2. Good Copywriting Beats A Big Name

It’s foolish to think that celebrity endorsements don’t work. They do. But a well-thought-out script will beat a poorly planned celebrity appearance any time. Two (84 Lumber and Budweiser) of the top five ads opted to not use a celebrity at all and one (Buick) merely referenced their celebrity appearances. The ad from Buick was particularly successful, with a 6.614 share multiplier and a $2.00 cost-per-share. That’s a full dollar below the average! Even with an appearance from celebrities, the ad used them in the context of the brand.

The opposite of that is an ad that places a celebrity front and center without any context. Arnold Schwarzenegger has been a spokesman for the game Mobile Strike for quite some time. His appearance in a Super Bowl 51 commercial wasn’t terribly surprising. Instead, I was surprised with how ordinary the ad was in dialogue and creativity.  

3. It’s Better to Build Buzz

I watch a lot of commercials, which means that most of the ads that played on Super Bowl Sunday weren’t a surprise to me. This also means that I was the guy at the party telling everyone to be quiet and watch the commercials that I knew were really good. With the exception of 84 Lumber, all of the top brands released their ads at least 4 days in advance of the Super Bowl. This allowed them to gain press for their ads and encourage their fans to share them. Budweiser released its commercial on January 31 and received a lot of news coverage. Watch the ad below.

It pays to create buzz. Budweiser was able to almost double its reach from a fan base of more than 14 million. When that commercial came on, I quieted the room and looked at my friends’ reactions as they saw it for the first time. Small businesses can do the same thing by releasing bits of content in advance of major events. Building buzz takes time, but it is worth the investment.

4. Don’t Take Yourself Too Seriously

Honda had a great way of telling us all to believe in ourselves. Their ad with celebrities in high school presented a positive message that didn’t sound preachy. When you don’t take yourself too seriously, your marketing will reflect that approachable spirit. Take a look at the ad.

Audi is another top performing ad, but it is also the anomaly that shows why it can be dangerous to get too serious. Audi developed a commercial reinforcing their commitment to equal pay for women. The commercial was in the top 5 on the Ad Meter and its reach only slightly topped its fan base in our poll. (To be fair, Audi has a ridiculously large Facebook presence with 9 million fans compared to Honda’s 4 million.)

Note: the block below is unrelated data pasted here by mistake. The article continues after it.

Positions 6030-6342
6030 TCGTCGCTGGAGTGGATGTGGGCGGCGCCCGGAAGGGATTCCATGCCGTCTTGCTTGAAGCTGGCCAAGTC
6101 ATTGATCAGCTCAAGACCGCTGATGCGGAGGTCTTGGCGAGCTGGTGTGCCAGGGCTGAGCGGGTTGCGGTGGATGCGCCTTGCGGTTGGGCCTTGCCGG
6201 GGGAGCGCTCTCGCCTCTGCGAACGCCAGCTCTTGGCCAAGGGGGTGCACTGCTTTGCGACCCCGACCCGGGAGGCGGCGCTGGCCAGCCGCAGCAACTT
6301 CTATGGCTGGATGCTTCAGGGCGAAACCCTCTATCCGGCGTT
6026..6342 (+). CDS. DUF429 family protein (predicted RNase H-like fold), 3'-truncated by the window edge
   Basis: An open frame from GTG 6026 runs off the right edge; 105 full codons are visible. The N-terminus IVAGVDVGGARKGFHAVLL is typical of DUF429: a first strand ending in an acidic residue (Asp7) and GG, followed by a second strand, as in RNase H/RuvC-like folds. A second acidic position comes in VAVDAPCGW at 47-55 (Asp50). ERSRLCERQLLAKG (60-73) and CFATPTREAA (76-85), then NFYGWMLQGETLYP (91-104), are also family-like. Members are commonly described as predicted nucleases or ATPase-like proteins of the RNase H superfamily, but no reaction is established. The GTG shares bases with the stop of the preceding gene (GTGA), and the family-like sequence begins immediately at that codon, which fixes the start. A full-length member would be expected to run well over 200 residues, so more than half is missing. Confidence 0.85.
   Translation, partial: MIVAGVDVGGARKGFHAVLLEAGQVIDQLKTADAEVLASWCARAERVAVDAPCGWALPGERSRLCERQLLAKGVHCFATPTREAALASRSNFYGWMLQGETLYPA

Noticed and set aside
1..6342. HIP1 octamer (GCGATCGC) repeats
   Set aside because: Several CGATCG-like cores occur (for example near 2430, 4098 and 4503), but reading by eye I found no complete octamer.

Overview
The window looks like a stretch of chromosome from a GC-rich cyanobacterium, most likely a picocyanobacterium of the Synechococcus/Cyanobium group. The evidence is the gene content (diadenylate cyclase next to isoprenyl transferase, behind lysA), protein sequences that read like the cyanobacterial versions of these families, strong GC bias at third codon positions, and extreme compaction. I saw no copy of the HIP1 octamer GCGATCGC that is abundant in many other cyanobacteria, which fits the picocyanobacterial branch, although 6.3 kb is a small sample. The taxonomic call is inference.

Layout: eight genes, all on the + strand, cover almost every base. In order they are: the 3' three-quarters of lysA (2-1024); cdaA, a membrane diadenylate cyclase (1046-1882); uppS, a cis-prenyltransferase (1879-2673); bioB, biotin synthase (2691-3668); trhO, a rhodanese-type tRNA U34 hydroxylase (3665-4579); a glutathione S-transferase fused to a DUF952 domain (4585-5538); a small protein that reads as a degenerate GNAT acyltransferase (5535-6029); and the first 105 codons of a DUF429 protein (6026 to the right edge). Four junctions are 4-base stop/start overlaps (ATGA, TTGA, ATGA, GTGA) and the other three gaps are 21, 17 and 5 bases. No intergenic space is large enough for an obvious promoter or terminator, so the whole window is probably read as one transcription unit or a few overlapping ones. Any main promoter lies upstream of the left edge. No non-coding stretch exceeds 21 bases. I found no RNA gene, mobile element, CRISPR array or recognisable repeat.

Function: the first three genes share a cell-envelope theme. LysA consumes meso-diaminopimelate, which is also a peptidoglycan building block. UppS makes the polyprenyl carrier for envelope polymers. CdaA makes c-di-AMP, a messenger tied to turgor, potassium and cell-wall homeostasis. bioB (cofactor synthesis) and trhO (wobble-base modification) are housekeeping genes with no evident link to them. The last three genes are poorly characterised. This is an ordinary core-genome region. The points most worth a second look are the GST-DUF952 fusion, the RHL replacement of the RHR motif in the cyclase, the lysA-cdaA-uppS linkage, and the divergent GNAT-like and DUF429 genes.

With more than 10 million views, you’d think this ad would be a success. However, more than 50 percent of YouTube viewers have given the ad a thumbs down. The comments rejecting the message go on for pages. A serious ad can pay off, but it takes careful planning.

5. Tell Your Story

Being in a Super Bowl commercial automatically gives you awareness. One second you are virtually unknown, and the next you are a trending hashtag. It’s great to give your brand awareness, but you should never lose sight of your end goal.  That awareness has to have a goal.

The commercial for 84 Lumber was designed to help them with recruiting. The final product was so controversial that FOX refused to air it in its entirety. Instead of changing the ad, they invited customers who were interested in the company to finish the story on their website. This led potential future employees to a commercial that let them know their hard work is welcome at 84 Lumber. The technique combined with moving content gave them a reach that was 111 times their customer base for just $2.34 per share.

Contrast that with what I believe was the worst ad of the night. American Petroleum Institute’s commercial is 30 seconds of flashy lights, upbeat music, and no story. This incoherent spattering reached about 25 percent of their current audience and I’m sure most viewers have already forgotten it. It literally would have been cheaper for the company to give each of their Facebook and YouTube fans $1,000 to share their ad. Want to see how to waste $5 million? Check it out below.

Small Business Awareness

Money will always be a roadblock for small businesses marketing. Those that want to build their awareness usually have to have cash on hand to make a dent. However, these $5 million Super Bowl lessons can provide a framework for how you can spend yours wisely. Did you notice something else about the commercials? Leave a comment below. If you are struggling with building awareness for your business, download our 15-minute guide to help improve brand awareness. I promise it will help you reach a new level in your business.